Some international programs make it a policy to include a confidential health history and clearance form signed by a medical provider and/or an accommodation request form in the acceptance packet sent to each participant. These forms encourage the individual to talk with the medical provider about what is needed while on the program, and allows participants the option to disclose disability information and request accommodations they may require while abroad with the program staff.
To encourage participants to disclose a disability, exchange providers must take steps to create a welcoming, supportive, judgment-free environment. Your office should be upfront regarding the use of medical and disability related information that may otherwise be confidential or private.
The person with a disability wants information and answers to questions that directly relate to their situation, BUT:
You want more people with disabilities in your international programs but they are not applying! What can you do to encourage more participation? Here's 10 ways to boost interest and ensure they not only apply but make it through the process to participate.
Conversations about an exchange participant's disability and/or disability-related accommodations should be done in a confidential setting. Only information from those conversations should be shared with others when they have a need to know.
Do not be surprised if disabled participants do not require any accommodations. Many people with disabilities own the equipment they need for everyday life and will only need minimal assistance from others. Remember that each individual participant will have a unique approach to his or her own disability.
Recognize that finding reasonable adaptations is a process of negotiation between exchange coordinators and the participant; the goal of both is to ensure that participant has an accessible, and hopefully successful, international experience.
It is a participant’s choice to disclose (or not disclose) a disability. Once a participant has been accepted, you can confidentially inquire with the participant to determine whether he or she may need accommodations during the program related to mental or physical disabilities. In making disability-related inquiries, you might want to include disability professionals in the conversation too. The individual is protected by the non-discrimination laws if they are perceived as having a disability (even if they did not tell you).
When making choices about accepting or denying an applicant, disability information should be disregarded in the same way as any other non-discrimination status such as religion, ethnicity, or sexual orientation.
Disability services offices across the country are asking themselves whether or not to provide accommodations for Deaf and hard of hearing students who hope to travel abroad through educational exchange programs. For the Disability Resource Center at the University of California, Santa Cruz (UCSC), the question was not whether to provide overseas accommodations, but how.
As a visitor from England to the U.S., Portia recalls striking differences in U.S. culture and the academic accommodations she received for depression.
I have always considered India to be one of the most vibrant and fascinating areas of the world. The idea that I could study in Bangalore seemed like a remote dream to me until I received the Gilman Scholarship. In India, I observed how people deal with poverty and adversity and am attempting to incorporate my findings into conquering my own personal struggles.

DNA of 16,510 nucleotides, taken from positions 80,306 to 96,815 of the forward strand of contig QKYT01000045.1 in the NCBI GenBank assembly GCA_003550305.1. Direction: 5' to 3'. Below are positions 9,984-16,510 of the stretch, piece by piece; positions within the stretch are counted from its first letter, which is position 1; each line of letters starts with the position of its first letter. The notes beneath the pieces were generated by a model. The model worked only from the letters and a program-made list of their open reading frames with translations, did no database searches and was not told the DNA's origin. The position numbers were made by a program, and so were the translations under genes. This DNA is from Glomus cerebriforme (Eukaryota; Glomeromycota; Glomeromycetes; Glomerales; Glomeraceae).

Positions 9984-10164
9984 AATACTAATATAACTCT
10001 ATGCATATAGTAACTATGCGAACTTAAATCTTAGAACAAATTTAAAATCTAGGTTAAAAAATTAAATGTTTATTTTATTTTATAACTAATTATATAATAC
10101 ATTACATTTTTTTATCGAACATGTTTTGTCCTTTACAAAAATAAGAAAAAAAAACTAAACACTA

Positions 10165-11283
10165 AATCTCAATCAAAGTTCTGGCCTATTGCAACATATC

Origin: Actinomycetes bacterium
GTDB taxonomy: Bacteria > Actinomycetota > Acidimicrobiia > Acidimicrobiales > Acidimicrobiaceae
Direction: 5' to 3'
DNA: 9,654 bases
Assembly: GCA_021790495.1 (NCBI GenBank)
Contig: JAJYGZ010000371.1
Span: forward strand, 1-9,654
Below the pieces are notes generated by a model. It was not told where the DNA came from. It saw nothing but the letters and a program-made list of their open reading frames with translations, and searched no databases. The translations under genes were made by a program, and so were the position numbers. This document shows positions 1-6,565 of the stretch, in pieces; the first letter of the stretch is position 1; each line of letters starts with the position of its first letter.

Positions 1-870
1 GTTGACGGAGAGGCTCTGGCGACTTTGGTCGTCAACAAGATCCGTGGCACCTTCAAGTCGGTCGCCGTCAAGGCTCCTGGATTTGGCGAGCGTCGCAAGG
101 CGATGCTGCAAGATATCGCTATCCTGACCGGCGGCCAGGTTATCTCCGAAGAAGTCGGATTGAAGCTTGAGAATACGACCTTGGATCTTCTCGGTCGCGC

It’s a really big transition to go from high school to college, and I really needed a year off from academics to go out and see the world. In high school or college, you are expected to do what people tell you to do; I was suffocating in high school and just needed to get away.
With a gap year it was more about advocating for myself on what I wanted to do based on my needs and what I felt comfortable with. I enjoyed the independence I got during my gap year, and by doing volunteer work, I was accomplishing something and being helpful to those who needed it.
Reputable exchange programs should have health, safety, security and risk management plans in place. When deciding on a program or assessing it after you are accepted, ask questions about plans for crises or emergencies abroad and how information about your disability will be shared and accommodated in a crisis event.
Tough situations come up abroad, but knowing that there are study abroad staff, faculty and other exchange students around can be a big comfort in knowing you don’t have to figure them out alone. Nonetheless, you need to do your homework beforehand.
Here are 15 ways to get mentally and emotionally prepared when you know you'll soon be far from home and your usual support systems.
Managing your mental health while studying abroad – whether or not you have a history of anxiety, depression, or other mental health conditions – is something every person must think about when going abroad.
Being away from usual stress at home can sometimes be a relief when abroad; experiencing new adventures can be a useful distraction. You will also have times when you feel confused, uncomfortable, annoyed, and many of the same emotions that you manage in your daily life at home.
It’s ten at night and I am sitting on the Seawall in Galway, Ireland. With my knees to my chest and my arms wrapped tight around my legs, I crouch on a low stone bench watching the last of the day’s fishermen pack up their coolers and head home. My gaze follows their slow procession as they vanish into the damp night. Then I feel the rain begin to fall.